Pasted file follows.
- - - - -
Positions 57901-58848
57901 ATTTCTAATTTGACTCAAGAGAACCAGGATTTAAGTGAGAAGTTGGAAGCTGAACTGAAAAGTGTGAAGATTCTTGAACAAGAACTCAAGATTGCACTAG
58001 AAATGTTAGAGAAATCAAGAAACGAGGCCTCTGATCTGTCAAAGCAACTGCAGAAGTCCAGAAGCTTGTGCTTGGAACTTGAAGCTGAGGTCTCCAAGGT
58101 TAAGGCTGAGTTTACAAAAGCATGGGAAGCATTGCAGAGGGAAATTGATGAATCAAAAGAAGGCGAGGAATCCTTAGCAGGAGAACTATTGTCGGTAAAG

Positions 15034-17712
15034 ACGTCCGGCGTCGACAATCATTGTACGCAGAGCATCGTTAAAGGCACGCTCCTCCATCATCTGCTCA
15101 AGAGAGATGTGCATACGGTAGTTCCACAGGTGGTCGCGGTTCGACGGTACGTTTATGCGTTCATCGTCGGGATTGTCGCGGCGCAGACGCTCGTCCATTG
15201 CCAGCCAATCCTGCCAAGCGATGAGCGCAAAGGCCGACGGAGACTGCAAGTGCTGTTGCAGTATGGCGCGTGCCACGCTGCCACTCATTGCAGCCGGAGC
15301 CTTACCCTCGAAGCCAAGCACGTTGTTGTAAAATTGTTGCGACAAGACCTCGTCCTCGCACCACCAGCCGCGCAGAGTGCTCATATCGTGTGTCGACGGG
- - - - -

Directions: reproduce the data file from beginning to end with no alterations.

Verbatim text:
Positions 57901-58848
57901 ATTTCTAATTTGACTCAAGAGAACCAGGATTTAAGTGAGAAGTTGGAAGCTGAACTGAAAAGTGTGAAGATTCTTGAACAAGAACTCAAGATTGCACTAG
58001 AAATGTTAGAGAAATCAAGAAACGAGGCCTCTGATCTGTCAAAGCAACTGCAGAAGTCCAGAAGCTTGTGCTTGGAACTTGAAGCTGAGGTCTCCAAGGT
58101 TAAGGCTGAGTTTACAAAAGCATGGGAAGCATTGCAGAGGGAAATTGATGAATCAAAAGAAGGCGAGGAATCCTTAGCAGGAGAACTATTGTCGGTAAAG

Positions 15034-17712
15034 ACGTCCGGCGTCGACAATCATTGTACGCAGAGCATCGTTAAAGGCACGCTCCTCCATCATCTGCTCA
15101 AGAGAGATGTGCATACGGTAGTTCCACAGGTGGTCGCGGTTCGACGGTACGTTTATGCGTTCATCGTCGGGATTGTCGCGGCGCAGACGCTCGTCCATTG
15201 CCAGCCAATCCTGCCAAGCGATGAGCGCAAAGGCCGACGGAGACTGCAAGTGCTGTTGCAGTATGGCGCGTGCCACGCTGCCACTCATTGCAGCCGGAGC
15301 CTTACCCTCGAAGCCAAGCACGTTGTTGTAAAATTGTTGCGACAAGACCTCGTCCTCGCACCACCAGCCGCGCAGAGTGCTCATATCGTGTGTCGACGGG